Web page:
* Ministers demand deeper Spanish cuts in 2012 but focus on
* Greek rescue package approved, to be signed off on
By John O'Donnell and Jan Strupczewski
BRUSSELS, March 12 Euro zone finance
ministers gave their final approval to a second bailout for
Greece on Monday and turned their fire on Spain, demanding it
aim for a tougher deficit target this year in order to get back
on target in 2013.
Greece, the source of the currency bloc's debt crisis,
swapped its privately held bonds at the weekend for new, longer
maturity paper with less than half the nominal value, a move
that cut its debts by more than 100 billion euros.
The exchange paved the way for euro zone ministers to give
the final political go-ahead to a 130 billion euro package that
aims to finance Athens until 2014. The decision will be
formalised by junior officials on Wednesday.
"As agreed, new official financing of 130 billion euros will
be committed by the euro area and the IMF for the period
2012-2014," Jean-Claude Juncker, who chairs the Eurogroup of
euro zone finance ministers, told a news conference.
Thanks to a high take-up of the bond swap offer, Greece's
debt would fall below a target of 120 percent of GDP in 2020,
reaching 117 percent, from 160 percent now, he said.
As Greece's financial problems have lost some urgency, Spain
has raised a new challenge. After announcing the previous
government had missed its 2011 budget deficit target by a
significant margin, the new administration said it would not
meet the EU-agreed deficit goal for this year either.
Spain was supposed to cut its deficit to 4.4 percent of
gross domestic product this year, but said it would only aim for
5.8 percent as it heads into recession. Its deficit in 2011 was
8.5 percent, far above a 6.0 percent goal.
In a statement, the Eurogroup said Spain should
strive for a 5.3 percent deficit target this year, cutting it
some slack from the initial goal but keeping the pressure on.
"The Spanish government expressed its readiness to consider
this in the further budgetary process," it said.
The euro zone is keen that Spain, a far bigger
economy than Greece which has so far avoided the need for a
bailout, gives the financial markets no whiff of backsliding
after Athens has been taken off the critical list, for now at
"It will be the responsibility of the Spanish authorities to
choose the initiatives that will have to be taken in order to
bring down the budgetary deficit in 2012, what is most important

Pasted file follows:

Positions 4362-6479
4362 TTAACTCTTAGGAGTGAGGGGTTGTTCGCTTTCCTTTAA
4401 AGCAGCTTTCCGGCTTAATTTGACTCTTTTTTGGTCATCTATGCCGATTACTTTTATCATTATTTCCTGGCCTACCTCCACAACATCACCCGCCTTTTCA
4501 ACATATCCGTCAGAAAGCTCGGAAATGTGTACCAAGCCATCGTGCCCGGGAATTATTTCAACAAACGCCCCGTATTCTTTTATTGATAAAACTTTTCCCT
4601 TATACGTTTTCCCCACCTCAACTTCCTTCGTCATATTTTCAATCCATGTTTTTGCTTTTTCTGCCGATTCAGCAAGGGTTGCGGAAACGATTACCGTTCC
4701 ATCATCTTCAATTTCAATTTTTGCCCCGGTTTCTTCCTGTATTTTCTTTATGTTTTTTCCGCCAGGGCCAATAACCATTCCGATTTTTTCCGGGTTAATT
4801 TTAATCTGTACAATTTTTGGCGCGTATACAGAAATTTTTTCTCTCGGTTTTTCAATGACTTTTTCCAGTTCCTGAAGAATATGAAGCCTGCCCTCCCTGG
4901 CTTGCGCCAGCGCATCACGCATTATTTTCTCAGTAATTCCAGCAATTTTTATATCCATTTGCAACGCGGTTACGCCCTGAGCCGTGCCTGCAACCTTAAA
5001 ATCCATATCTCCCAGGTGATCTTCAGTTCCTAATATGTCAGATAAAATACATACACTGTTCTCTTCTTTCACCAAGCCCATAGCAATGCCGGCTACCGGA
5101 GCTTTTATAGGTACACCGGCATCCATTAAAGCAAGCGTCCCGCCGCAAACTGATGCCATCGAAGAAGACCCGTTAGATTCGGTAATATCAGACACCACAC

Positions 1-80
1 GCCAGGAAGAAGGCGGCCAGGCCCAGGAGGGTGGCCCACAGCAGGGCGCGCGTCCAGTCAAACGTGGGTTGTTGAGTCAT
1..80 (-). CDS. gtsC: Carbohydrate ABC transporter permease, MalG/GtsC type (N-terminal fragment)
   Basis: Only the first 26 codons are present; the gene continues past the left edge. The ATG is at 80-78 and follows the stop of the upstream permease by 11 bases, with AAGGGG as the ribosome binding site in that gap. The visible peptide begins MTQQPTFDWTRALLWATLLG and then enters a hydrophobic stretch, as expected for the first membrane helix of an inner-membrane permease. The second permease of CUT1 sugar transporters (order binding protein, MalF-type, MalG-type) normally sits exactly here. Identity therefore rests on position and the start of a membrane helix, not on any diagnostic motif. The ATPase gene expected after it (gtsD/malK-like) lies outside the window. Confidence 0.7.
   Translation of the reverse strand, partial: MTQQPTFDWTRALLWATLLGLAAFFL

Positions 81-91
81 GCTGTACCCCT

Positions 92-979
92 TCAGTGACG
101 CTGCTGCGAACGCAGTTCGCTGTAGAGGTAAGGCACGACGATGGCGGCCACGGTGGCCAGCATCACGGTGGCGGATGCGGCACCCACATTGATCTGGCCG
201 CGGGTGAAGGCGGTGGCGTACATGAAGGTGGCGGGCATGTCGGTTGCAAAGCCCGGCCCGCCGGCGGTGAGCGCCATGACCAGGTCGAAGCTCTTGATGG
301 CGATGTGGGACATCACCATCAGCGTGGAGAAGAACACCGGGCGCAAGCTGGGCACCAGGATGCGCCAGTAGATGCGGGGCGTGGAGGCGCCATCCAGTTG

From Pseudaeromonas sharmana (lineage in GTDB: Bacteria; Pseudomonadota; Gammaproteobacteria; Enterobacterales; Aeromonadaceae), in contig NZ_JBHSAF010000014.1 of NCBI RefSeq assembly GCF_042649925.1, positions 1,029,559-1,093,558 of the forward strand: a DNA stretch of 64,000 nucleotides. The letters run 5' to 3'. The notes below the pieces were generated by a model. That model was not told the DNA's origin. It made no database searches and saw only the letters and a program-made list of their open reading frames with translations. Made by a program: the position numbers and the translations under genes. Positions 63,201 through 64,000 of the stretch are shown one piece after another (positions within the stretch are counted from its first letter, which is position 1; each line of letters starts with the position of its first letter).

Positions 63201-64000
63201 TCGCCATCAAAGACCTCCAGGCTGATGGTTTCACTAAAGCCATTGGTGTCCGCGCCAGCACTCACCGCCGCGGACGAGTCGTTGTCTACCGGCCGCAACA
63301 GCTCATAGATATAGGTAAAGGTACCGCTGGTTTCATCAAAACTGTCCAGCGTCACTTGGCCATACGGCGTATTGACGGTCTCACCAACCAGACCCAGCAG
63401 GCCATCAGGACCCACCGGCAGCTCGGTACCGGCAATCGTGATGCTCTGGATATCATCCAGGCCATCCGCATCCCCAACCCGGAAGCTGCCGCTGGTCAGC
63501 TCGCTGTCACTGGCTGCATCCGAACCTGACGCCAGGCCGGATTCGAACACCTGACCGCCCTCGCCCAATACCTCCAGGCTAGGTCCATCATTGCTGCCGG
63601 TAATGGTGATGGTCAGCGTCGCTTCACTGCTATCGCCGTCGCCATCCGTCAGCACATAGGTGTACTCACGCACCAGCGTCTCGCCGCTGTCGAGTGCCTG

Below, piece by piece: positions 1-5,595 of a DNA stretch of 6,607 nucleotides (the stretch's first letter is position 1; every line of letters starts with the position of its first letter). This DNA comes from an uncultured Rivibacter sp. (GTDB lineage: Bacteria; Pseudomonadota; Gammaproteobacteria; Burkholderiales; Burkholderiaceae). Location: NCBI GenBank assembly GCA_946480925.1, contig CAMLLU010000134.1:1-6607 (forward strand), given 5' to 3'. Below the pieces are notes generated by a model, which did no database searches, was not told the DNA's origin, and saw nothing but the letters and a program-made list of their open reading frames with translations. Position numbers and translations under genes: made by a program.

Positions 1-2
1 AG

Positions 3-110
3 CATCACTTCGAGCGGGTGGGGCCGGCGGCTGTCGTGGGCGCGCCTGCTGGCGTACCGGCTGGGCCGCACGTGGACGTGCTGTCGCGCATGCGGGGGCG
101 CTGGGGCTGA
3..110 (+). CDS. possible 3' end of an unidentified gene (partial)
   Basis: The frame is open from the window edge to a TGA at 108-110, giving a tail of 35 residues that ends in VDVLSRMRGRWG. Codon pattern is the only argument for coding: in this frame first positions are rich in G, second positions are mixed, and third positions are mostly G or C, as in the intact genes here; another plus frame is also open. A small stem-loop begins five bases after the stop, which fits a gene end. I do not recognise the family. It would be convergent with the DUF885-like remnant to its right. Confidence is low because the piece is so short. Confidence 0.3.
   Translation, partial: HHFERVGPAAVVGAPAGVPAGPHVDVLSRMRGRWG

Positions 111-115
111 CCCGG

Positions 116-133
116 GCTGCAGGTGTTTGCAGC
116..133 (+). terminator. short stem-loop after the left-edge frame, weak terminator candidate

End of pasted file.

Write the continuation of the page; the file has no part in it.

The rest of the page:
is what is the target for 2013," Juncker said.
"What is less important, but nevertheless important, are the
avenues chosen in 2012."
Madrid pledged it would cut the deficit to 3
percent of GDP next year, in line with the agreed final
deadline, but wanted the higher starting point and slower
economic growth to be taken into account in determining the path
"Spain's position is that two things have changed. The
first: last year there was a deviation of 2.5 percent in the
public deficit and the second: that the circumstances in terms
of economic growth have changed significantly," Spanish Economy
Minister Luis de Guindos said.
"Spain's commitment to the fiscal rules is absolute."
The European Commission expects Spain's economy to contract
1 percent this year after growth of 0.7 percent in 2011, a sharp
downward revision from the last forecast for 0.7 percent growth.
Several other euro zone countries have committed themselves
to meeting budget targets.
Belgium said at the weekend it was sticking to its deficit
goals and came up with nearly 2 billion euros of extra spending
cuts to make the target - a move that could add to pressure on
Spain to stick to its agreed plan. Portugal and the Netherlands
are also fixed on meeting their targets.
A stricter EU Stability and Growth Pact, which came into
force in December, envisages fines for euro zone countries like
Spain which are already running deficits above the 3 percent of
GDP ceiling and missing their deficit reduction targets.
Economists believe fierce deficit cutting could be self
"Given the country's still relatively favourable debt
position, we think that a crash fiscal retrenchment should not
be the government's top priority," said Deutsche Bank economist
He said Spain was successfully addressing its key problem
which was its rigid labour market but that the lower wages that
could result would likely depress domestic demand further.
"We believe it may be unwise to "front-load" the necessary
fiscal adjustment in these circumstances," Moec said. "Waiting
for the recovery to take hold in 2013 may ultimately be more
beneficial to the underlying state of Spanish public finances."